Monday, January 24, 2011
We lose Emily, but the donkey gives me weeds
There are some graphic wordings to follow. It's part of life here; if you are a novice shepherd though, you might learn from it.
I buried a sheep today. It was unexpected and shocking. As the vet and I prepared for the necropsy, I saw the donkeys over his shoulder, and Pino was holding a weed in his mouth, as if he was presenting it to me. The fact he then ate it made it no less of an expression of love in my mind.
Her name was Emily Wigley. She would have been one in a month. Fortunately she was not pregnant, as I never breed my pre-yearlings. I named her after a friend of friend, as she just wiggled a lot, and had freckles. Emily just seemed like a name for a freckled face.
I learned so much from the vet's post mortem inspection. The facts were right there in front of me. Nothing would have saved her. We performed the necropsy immediately after her death, out on the compost heap, with Boone looking over his fence, and Frankie standing nearby observing, like a med student.
If you had told me 8 years ago I'd be watching my vet examining my sheep's lungs for pneumonia or cutting open her intestine or liver to discover other death signs, I would have not believed you. But answers are important to moving on after an animal or loved one dies. We want to know, "Why?" As I tended to Emily this morning while she lay in stall, obviously dying, descending into the "death spiral" as my vet calls it, I felt frustrated not knowing exactly what it was. I knew her time was limited, the vet was on the way, and that she was most likely going to be dead soon. Could it be bloat- no, her left side was not that hard. Pneumonia seemed unlikely, but, well, maybe, I thought. I left her for about 20 minutes to go to the house, came back out, and she was gone. I held her head and said my goodbyes, and I asked, "Why?"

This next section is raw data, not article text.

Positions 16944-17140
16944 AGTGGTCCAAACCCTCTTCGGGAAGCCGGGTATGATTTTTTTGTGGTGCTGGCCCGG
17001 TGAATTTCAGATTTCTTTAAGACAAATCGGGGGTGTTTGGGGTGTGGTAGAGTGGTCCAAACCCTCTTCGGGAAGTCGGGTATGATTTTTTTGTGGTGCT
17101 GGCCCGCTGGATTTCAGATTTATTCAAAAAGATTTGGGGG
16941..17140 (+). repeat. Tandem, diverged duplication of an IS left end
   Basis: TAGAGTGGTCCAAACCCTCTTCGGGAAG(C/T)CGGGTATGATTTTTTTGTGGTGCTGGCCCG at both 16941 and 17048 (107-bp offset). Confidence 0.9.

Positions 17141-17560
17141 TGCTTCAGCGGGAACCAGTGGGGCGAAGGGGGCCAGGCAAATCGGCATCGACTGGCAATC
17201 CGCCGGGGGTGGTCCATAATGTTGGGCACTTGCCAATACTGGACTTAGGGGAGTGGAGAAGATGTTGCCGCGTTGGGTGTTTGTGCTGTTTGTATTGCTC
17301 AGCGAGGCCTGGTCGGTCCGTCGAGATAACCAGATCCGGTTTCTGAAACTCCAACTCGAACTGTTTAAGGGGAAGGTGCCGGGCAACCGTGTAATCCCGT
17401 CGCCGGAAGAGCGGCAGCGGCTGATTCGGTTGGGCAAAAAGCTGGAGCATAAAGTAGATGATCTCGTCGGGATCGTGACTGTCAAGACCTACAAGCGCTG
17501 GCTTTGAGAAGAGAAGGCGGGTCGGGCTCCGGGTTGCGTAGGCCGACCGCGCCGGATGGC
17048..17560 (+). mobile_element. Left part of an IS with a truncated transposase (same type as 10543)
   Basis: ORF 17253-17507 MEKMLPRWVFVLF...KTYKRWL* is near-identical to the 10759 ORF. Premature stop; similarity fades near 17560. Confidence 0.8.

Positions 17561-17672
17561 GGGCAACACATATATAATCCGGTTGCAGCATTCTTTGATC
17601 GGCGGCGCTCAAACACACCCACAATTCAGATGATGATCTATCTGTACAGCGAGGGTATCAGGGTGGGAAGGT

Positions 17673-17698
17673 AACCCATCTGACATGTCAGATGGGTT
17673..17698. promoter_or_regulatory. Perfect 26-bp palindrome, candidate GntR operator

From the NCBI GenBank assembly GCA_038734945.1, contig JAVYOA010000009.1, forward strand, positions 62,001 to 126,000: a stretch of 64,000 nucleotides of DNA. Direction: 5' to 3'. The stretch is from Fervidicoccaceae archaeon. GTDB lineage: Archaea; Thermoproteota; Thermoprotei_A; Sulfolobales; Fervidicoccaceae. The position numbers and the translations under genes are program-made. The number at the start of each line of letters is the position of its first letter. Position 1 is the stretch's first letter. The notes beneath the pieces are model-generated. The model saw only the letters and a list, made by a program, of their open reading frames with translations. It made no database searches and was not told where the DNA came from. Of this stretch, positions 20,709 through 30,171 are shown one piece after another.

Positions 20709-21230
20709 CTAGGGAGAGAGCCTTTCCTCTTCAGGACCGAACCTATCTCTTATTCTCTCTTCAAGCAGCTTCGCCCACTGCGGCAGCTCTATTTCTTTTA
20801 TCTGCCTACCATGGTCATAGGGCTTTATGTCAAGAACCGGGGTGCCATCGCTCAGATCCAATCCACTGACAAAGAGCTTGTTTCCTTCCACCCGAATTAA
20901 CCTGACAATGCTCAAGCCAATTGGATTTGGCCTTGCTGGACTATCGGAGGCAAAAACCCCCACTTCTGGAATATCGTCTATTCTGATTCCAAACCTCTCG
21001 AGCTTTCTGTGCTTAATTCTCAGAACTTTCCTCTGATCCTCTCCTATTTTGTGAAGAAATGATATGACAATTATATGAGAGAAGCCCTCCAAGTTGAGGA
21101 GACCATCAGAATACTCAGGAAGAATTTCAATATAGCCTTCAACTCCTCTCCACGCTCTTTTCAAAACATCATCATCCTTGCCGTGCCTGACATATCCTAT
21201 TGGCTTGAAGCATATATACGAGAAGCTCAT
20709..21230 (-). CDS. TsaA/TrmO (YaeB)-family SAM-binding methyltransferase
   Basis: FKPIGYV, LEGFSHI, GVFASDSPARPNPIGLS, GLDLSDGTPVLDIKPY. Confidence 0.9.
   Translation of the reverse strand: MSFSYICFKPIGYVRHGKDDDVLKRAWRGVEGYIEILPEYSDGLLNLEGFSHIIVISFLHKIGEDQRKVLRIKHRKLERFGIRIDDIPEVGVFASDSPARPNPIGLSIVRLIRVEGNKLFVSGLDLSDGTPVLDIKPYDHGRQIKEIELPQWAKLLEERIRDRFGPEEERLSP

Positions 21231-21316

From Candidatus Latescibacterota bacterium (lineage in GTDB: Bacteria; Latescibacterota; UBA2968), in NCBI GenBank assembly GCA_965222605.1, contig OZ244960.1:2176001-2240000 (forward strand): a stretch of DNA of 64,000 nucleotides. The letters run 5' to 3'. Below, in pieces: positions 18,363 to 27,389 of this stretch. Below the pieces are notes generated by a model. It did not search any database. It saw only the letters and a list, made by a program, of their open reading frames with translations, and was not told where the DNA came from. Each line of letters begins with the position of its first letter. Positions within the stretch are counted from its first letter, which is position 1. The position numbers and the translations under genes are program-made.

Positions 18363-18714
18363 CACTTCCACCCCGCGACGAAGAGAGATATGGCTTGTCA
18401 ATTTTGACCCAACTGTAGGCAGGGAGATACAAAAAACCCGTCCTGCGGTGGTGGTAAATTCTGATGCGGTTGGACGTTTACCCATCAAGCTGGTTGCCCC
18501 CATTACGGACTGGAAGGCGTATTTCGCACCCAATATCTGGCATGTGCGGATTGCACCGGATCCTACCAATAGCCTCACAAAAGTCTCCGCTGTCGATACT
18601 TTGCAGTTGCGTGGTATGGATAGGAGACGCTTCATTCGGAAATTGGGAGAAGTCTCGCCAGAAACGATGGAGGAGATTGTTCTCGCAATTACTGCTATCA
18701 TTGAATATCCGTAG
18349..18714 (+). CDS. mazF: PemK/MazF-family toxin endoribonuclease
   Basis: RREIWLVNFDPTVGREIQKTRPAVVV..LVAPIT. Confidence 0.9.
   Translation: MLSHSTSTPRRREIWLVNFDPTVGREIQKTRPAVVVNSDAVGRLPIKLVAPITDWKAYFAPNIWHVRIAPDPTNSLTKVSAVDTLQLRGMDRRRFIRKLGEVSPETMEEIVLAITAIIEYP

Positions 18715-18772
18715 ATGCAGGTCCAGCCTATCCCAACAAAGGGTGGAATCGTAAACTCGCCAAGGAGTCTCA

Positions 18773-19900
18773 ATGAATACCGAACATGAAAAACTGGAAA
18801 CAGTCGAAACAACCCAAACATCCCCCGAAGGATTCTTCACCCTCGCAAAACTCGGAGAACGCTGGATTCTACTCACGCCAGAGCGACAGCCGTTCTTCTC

As farmers, or people, we often don't get answers we so crave. I was so thankful to get an answer. Her small intestine had an abscess, and when we cut it open, there was massive infection. It could have been a thorn that festered, it could have been a type of worm that overloaded her. We did some tests and the worm load was zip [I felt good about that]. It is not genetic either, a relief. In fact, it was a rare thing to have happen.
Cutting an animal up is a very real experience. It doesn't get much more real than that. I learned I might have saved her if I had known about it maybe a week ago. But we never would have known, how could we? Sometimes, you lose some. I was told that my first year of shepherding. My vet said it again today, with compassion.
I love all things about the farm. If I hated death, how could I love life? One never embraces death, I guess, unless you're struggling to die.